decided: May 17, 1977.
WARREN P. PHELAN
COMMONWEALTH OF PENNSYLVANIA, PENNSYLVANIA LIQUOR CONTROL BOARD, APPELLANT
Appeal from the Order of the Court of Common Pleas of Bucks County in case of Warren P. Phelan v. Pennsylvania Liquor Control Board, No. 364 March Term, 1975.
J. Leonard Langan, Assistant Attorney General, with him Harry Bowytz, Chief Counsel, and Robert P. Kane, Attorney General, for appellant.
Joseph A. Malloy, Jr., with him Walter T. Darmopray, Christopher F. Stouffer, and Hamilton, Darmopray & Malloy, for appellee.
Judges Kramer, Wilkinson, Jr. and Blatt, sitting as a panel of three. Opinion by Judge Wilkinson, Jr.
[ 30 Pa. Commw. Page 200]
This appeal arises from an order of the Court of Common Pleas of Bucks County reversing the Pennsylvania Liquor Control Board (Board) and ordering the approval of appellee's application for the renewal
[ 30 Pa. Commw. Page 201]
and transfer of a restaurant liquor license. We reverse.
In December of 1971 the Board granted prior approval of appellee's application for a liquor license for a new restaurant to be located at 198 York Road, Warminster Township. The license was renewed annually, finally expiring on October 31, 1975. During this period appellee never started construction of the restaurant, he having decided that the proposed site was not desirable because of traffic problems and limited parking facilities. On or about August 28, 1974, appellee applied to transfer his license to another location in Warminster Township. The Board denied the application on the basis that the transfer was prohibited by Section 403(a) of the Liquor Code, Act of April 12, 1951, P.L. 90, as amended, 47 P.S. § 4-403(a). The court below reversed and this appeal was filed.
Section 403(a) reads in pertinent part:
After approval of the application, the licensee shall make the physical alterations, improvements and changes to the licensed premises, or shall construct the new building in the manner specified by the board at the time of approval . . . . The board may require that all such alterations or construction or conformity to definition be completed within six months from the time of issuance or transfer of the license. Failure to comply with these requirements shall be considered cause for revocation of the license. No such license shall be transferable between the time of issuance or transfer of the license and the approval of the completed alterations or construction by the board and full compliance by the licensee with the requirements of this act, except in the case of death of the licensee prior to full compliance with all of the aforementioned requirements. . . . (Emphasis added.)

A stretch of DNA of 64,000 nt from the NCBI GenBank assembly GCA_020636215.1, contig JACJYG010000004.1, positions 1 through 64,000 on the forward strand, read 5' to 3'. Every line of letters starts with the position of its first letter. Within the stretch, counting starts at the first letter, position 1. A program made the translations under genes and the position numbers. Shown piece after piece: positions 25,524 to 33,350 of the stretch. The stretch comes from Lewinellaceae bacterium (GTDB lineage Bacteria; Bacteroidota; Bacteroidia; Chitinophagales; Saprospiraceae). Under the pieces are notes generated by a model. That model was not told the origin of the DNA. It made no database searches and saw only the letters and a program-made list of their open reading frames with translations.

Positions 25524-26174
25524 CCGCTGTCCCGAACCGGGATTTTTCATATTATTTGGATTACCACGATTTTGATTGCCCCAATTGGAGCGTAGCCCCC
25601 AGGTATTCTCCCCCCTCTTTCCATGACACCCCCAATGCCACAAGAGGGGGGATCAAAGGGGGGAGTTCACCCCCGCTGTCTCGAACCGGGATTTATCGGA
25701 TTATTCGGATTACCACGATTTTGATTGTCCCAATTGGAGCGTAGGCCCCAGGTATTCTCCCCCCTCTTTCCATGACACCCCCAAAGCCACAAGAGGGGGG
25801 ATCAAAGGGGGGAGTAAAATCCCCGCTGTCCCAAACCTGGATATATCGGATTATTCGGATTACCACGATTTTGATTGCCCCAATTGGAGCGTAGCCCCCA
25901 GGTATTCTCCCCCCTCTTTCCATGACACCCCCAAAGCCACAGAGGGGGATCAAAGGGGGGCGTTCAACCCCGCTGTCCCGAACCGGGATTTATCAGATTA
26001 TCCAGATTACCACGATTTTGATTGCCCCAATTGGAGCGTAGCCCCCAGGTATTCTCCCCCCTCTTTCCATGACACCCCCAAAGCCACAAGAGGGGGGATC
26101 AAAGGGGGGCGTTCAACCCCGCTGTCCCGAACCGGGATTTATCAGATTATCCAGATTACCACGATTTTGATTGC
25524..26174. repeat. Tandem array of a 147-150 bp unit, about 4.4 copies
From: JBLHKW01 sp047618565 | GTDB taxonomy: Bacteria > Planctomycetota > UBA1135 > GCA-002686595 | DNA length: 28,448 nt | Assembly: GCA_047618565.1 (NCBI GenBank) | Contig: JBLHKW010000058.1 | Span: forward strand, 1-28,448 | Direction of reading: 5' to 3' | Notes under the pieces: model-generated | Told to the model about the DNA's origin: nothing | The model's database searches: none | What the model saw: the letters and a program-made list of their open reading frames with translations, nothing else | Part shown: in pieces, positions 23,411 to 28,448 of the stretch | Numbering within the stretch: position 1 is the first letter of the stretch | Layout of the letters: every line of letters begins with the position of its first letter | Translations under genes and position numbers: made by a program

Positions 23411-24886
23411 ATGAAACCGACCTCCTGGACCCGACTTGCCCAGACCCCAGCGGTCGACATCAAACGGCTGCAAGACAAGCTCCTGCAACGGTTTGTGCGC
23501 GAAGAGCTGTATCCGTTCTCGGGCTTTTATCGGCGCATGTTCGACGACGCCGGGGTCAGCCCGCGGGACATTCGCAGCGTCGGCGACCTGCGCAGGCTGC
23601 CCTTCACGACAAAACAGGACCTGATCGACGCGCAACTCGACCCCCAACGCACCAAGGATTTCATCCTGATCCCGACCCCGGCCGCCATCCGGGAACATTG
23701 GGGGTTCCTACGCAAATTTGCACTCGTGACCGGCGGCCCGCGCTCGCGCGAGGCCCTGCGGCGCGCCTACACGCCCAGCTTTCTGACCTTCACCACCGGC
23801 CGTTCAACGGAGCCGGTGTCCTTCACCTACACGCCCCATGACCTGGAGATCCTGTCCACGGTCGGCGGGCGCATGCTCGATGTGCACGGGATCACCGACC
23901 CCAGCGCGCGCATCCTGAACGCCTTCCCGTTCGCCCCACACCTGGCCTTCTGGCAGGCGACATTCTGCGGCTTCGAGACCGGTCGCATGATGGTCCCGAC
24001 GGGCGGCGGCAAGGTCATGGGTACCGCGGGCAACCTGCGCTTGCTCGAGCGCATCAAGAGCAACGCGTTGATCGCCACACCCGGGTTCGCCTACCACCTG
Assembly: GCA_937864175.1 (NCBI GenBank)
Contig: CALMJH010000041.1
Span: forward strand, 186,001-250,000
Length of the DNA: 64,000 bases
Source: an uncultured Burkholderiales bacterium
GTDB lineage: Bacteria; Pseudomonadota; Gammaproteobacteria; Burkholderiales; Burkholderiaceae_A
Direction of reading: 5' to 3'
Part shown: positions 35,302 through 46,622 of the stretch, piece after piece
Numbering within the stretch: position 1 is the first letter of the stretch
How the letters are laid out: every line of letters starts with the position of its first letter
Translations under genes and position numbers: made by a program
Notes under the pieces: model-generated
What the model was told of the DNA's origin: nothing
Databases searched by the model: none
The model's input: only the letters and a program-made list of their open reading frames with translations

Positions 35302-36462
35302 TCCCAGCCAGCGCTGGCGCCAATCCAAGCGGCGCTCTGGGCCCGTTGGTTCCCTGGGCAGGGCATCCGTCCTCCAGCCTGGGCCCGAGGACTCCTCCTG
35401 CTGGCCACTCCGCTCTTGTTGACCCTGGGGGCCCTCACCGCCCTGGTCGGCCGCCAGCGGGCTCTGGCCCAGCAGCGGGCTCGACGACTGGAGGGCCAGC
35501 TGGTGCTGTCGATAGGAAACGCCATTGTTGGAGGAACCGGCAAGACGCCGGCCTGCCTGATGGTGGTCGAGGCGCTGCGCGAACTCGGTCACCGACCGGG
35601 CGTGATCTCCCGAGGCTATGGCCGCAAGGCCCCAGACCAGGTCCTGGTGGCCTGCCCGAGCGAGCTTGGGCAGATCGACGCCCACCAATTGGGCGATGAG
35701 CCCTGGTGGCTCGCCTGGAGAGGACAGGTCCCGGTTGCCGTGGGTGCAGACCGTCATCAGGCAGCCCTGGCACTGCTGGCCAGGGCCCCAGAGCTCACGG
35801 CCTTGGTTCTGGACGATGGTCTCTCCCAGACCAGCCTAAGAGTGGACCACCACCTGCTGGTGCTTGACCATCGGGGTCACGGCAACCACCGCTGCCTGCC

[ 30 Pa. Commw. Page 202]
The express statutory prohibition on transfers of new restaurant licenses prior to the completion of construction was modified by this Court in Pennsylvania Liquor Control Board v. Rauwolf, 3 Pa. Commonwealth Ct. 95, 281 A.2d 205 (1971). In that case the licensee, despite serious efforts to comply with the statutory requirements, could not obtain the necessary building permits. He, therefore, applied to transfer his license to a new owner at a new location. The Court believed that where the licensee was faced with the impossibility of finishing construction, that prohibiting a transfer would be "an absurd or unreasonable result." Id. at 101, 281 A.2d at 208. Under a literal construction of the section, Rauwolf would have lost his license due to forces beyond his control -- the same risk that the 1959 amendment to Section 403(a) to allow prior approval of licensee was supposed to eliminate.
Appellee argues and the court below agreed that Rauwolf is similar to this case and controlling. We disagree. Unlike Rauwolf, appellee did not fail in his duty to construct the proposed restaurant because of impossibility. Rather, he wished to change locations because he changed his mind and no longer viewed the prior approved premises as desirable.
Nor do we believe that Rauwolf should be extended to allow a license to be freely transferable before completion of construction and any dicta in Rauwolf to the contrary must be so limited. We note that the court below reasoned that there is "no magic in any particular site," and that transfers should be allowed. Such an extension of Rauwolf, however, flies in the face of the express wording of Section 403(a), rendering it superfluous. We must presume that the Legislature "intends the entire statute to be effective and certain." Statutory Construction Act of 1972, 1 Pa. C.S. § 1922(2). While this Court has limited
[ 30 Pa. Commw. Page 203]
the severity of the non-transferability rule of Section 403(a) in the unusual situation of Rauwolf, only the Legislature can eliminate it.
Accordingly, we will enter the following
Now, May 17, 1977, the order of the Court of Common Pleas of Bucks County, dated December 29, 1975, at No. 364 MM March Term, 1975, is reversed and appellee's application for renewal and transfer of a restaurant liquor license is denied.
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